More than 30 people have been killed and at least 20 others wounded in a suicide bomb attack on a restaurant in Baghdad, Iraqi officials have said.
A nurse carries the body of a child killed in Thursday's restaurant blast
Witnesses said the explosion in the city centre could be heard from several miles away.
Al-Qaeda in Iraq said in an internet posting that it was responsible.
Meanwhile police said they had found the bodies of 27 people, who had apparently been tied up and shot, near the border with Iran.
In the Baghdad attack, a man with explosives strapped to his body walked into a restaurant close to the Palestine Hotel in the city centre shortly before 1000 (0700 GMT) and blew himself up.
The BBC's correspondent there, Jim Muir, described the scene as utter carnage.
The bomb was not one of the biggest bombs yet seen in Baghdad, but it was particularly lethal because it exploded in a confined space, he said.
The restaurant is popular with Iraqi police officers and security guards.
A statement on an Islamist website often used by al-Qaeda in Iraq said: "[One of] our martyrs' brigade embedded himself among the infidel police and security forces in the restaurant."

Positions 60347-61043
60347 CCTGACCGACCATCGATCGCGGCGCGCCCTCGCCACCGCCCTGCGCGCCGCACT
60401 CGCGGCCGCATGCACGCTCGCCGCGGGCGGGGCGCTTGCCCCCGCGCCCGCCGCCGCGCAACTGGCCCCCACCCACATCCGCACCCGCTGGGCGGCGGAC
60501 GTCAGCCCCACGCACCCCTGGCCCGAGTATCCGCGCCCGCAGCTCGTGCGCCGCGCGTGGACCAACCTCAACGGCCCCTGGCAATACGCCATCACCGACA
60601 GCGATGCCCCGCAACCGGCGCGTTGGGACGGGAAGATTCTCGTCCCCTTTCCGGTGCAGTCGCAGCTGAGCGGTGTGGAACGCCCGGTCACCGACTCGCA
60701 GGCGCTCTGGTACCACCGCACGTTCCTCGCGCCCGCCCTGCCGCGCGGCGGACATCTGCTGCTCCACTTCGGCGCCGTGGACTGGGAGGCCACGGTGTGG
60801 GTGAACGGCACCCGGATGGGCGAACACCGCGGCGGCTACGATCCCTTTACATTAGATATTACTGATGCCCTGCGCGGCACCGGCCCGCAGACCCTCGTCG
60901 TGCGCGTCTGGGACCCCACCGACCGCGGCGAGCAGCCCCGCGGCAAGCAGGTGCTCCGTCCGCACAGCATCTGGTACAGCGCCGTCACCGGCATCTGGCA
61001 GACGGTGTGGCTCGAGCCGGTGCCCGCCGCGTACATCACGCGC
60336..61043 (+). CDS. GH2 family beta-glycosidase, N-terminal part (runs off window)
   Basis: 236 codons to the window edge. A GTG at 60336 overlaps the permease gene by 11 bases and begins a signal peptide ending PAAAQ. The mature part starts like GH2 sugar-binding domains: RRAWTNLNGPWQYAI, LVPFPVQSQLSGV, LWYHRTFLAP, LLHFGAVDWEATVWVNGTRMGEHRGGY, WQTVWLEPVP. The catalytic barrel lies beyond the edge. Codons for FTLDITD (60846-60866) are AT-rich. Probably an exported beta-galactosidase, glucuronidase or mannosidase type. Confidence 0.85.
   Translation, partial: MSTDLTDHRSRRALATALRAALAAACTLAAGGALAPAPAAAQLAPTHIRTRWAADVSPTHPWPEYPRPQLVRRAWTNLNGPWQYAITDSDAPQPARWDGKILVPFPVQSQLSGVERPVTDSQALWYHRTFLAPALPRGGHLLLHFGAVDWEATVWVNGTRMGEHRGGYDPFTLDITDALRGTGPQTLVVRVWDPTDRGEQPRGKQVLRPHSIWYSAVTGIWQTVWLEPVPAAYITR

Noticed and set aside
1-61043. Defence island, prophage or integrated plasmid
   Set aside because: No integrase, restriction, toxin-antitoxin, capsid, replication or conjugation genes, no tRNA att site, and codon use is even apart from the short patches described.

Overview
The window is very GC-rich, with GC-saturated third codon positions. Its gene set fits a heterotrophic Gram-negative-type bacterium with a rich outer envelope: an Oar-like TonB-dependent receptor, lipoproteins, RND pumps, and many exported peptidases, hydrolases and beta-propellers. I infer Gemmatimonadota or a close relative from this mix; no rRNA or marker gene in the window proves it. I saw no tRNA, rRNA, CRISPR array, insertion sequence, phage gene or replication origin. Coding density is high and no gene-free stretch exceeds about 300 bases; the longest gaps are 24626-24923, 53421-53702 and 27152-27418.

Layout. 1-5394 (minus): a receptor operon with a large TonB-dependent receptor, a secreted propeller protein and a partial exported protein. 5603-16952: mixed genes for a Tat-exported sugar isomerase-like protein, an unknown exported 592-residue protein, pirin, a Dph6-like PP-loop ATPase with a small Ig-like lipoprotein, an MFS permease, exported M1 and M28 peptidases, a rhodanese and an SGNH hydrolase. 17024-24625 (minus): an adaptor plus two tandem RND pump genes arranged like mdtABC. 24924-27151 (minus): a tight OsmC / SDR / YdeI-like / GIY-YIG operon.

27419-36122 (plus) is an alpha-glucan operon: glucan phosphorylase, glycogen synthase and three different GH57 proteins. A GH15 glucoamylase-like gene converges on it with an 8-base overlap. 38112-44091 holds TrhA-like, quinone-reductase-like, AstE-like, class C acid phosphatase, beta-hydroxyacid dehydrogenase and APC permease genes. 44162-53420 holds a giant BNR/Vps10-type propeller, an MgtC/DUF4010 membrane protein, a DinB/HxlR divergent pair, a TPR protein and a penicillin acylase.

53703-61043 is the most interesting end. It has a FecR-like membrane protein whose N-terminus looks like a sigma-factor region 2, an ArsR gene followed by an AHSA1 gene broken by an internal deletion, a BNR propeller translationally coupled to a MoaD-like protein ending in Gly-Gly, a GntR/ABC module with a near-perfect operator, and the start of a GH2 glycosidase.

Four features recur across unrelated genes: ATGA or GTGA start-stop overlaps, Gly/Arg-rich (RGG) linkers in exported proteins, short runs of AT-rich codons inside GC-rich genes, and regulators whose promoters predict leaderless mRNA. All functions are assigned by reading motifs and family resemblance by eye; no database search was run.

A statement purporting to be from the same group had earlier said it carried out the bomb attacks which killed at least 57 people in three hotels in Jordan's capital, Amman, on Wednesday.
Only an hour after the Baghdad attack another suicide bomber drove his car into the middle of a group of men queuing at a recruiting centre for the Iraqi army in Tikrit, killing at least six people and injuring 13.
Capt Hakim al-Azawi told the Associated Press that the men were former army officers who had served under Saddam Hussein and who had recently been invited to re-enlist.
The armed forces were disbanded after the US-led invasion in 2003 - a move seen by many as an error as it created large numbers of unemployed, disaffected men.
The Iraqi government is trying to build up its security forces to replace the multinational troops, who are currently struggling to contain the insurgency ahead of December's parliamentary elections.
A group of dead bodies found near the southern Iraqi town of Kut appeared to have been bound, blindfolded and shot in the head, an Iraqi police officer said.
They were in civilian clothes, witnesses said, but their identities were not immediately known.
The discovery of the victims of massacres is not uncommon in Iraq, with the security services often the targets.